Taylor Swift had a major year in 2014, and you probably still have “Shake It Off” stuck in your head right now. Part of Taylor’s success comes from her steadfast adherence to her beliefs about the music industry and her dedication to her fans, which are two lessons any brand can apply to its own business. However, what we’d like to look at now are Taylor Swift’s 1989 lyrics as public relations lessons:
“But I've got a blank space, baby, and I'll write your name.” Don’t let this lyric come to define your relationship with reporters. If you’re just filling out a form email pitch and adding a reporter’s name to it, “it’s gonna go down in flames.” Make sure you are researching journalists before you pitch them so you know if they are in fact going to care about your angle, and then tailor your pitches based on why you think this story will appeal to the individual reporter.
“But you come back to what you need.” This should be the Taylor Swift lyric to define PR professionals’ relationships with journalists. When you build a meaningful relationship with a media contact, she should trust you and feel comfortable coming back to you when she needs sources for future stories. It is not just about you going to her when you need coverage. Instead, be the go-to resource for journalists and eventually, you will develop working relationships where you will be able to bounce ideas off of them for feedback, not just to land that media placement.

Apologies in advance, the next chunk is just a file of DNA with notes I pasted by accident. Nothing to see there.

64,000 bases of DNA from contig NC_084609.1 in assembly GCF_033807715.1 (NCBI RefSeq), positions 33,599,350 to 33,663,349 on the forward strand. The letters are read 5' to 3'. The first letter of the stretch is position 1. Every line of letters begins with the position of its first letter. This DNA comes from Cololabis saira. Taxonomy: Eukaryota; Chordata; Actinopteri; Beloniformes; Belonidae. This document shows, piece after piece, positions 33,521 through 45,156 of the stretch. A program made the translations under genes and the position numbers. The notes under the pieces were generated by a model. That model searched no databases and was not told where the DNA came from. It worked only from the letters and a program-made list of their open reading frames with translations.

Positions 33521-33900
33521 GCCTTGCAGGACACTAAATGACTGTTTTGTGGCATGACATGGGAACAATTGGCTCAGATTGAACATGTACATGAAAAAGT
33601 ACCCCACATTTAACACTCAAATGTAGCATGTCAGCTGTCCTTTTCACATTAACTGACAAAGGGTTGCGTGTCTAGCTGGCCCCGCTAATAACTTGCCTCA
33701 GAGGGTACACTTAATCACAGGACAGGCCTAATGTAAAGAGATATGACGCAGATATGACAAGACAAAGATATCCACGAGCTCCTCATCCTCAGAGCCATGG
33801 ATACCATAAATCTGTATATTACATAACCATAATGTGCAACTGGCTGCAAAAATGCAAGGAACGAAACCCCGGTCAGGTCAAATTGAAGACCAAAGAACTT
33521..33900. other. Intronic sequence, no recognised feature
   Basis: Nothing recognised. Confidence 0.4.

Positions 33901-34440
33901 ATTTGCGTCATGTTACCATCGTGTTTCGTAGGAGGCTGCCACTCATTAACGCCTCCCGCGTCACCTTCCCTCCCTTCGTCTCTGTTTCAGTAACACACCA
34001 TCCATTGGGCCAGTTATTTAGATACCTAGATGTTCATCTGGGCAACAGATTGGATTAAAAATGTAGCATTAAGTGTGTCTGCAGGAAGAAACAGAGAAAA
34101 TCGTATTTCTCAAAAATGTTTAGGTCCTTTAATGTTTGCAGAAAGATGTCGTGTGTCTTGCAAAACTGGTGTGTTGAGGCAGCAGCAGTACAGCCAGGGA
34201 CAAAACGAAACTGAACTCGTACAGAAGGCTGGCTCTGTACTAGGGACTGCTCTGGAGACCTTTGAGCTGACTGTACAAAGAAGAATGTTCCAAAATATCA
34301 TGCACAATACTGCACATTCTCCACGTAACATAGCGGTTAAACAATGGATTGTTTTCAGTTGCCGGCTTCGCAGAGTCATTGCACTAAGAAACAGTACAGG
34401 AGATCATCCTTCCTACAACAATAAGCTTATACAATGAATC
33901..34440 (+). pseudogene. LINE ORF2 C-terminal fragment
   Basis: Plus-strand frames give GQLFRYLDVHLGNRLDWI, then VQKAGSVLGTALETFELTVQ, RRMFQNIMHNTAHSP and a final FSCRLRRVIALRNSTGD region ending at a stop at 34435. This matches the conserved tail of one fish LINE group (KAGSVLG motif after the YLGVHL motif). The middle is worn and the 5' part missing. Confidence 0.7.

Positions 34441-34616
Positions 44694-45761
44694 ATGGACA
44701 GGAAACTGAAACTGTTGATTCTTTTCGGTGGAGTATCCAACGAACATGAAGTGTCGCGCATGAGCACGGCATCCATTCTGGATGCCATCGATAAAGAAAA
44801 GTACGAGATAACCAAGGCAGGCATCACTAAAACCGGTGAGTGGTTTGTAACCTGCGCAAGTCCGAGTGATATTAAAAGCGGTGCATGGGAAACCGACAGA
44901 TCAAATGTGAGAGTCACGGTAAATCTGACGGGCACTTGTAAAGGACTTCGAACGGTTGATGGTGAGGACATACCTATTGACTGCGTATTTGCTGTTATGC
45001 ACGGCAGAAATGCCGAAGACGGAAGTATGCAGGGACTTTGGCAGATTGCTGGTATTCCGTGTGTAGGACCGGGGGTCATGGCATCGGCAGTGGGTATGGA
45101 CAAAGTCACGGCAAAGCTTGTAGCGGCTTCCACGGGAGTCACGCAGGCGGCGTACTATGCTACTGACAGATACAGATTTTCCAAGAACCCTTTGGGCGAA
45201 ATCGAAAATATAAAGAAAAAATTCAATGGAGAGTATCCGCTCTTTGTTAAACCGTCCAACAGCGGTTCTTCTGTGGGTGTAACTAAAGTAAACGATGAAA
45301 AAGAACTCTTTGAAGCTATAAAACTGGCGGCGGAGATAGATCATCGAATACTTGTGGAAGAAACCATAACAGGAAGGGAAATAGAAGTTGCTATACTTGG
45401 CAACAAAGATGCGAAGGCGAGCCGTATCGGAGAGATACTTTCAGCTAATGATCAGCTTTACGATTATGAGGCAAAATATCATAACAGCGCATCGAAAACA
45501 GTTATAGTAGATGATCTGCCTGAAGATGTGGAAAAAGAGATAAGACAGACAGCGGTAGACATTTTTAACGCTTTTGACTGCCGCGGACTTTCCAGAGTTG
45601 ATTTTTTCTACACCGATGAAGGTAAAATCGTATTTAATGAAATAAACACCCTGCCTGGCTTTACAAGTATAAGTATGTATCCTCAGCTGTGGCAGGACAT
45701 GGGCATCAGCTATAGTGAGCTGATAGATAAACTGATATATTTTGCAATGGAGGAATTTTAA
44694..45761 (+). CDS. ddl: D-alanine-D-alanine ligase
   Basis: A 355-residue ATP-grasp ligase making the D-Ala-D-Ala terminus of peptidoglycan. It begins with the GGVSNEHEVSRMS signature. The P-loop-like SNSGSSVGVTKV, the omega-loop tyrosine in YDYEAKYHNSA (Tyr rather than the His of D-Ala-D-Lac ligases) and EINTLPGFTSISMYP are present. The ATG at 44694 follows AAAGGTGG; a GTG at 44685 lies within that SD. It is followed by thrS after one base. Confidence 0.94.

“You say sorry just for show.” 2014 saw a number of public relations and social media follies, including Microsoft CEO Satya Nadella’s comments on women’s career advancement, the NFL’s handling of domestic assault cases and an Uber executive’s public suggestion to gather private information about the company’s critics. One lesson to take away from these instances and Taylor Swift’s lyric is to be genuine in your apology and do not expect a “sorry” to solve your problems.
“Everybody here wanted something more, searching for a sound we hadn't heard before.” Taylor’s words here, while written about New Yorkers, apply to journalists everywhere. Keep in mind as you come up with story and pitch ideas that journalists and their audiences all want something they haven’t heard before. In order to increase the chances of someone wanting to listen to your story, be creative about how you tell it and what you’re telling.
“I never miss a beat. I'm lightning on my feet.” Take this lyric to heart. To succeed in public relations, you need to be on top of it—“it” being the news and current events, your news, your targets, social media trends, deadlines and just about everything else. Reacting quickly to the world around you and being the first with an idea, a story, a comment, a source or whatever else will only help you, your company and the journalists with whom you work do your jobs better.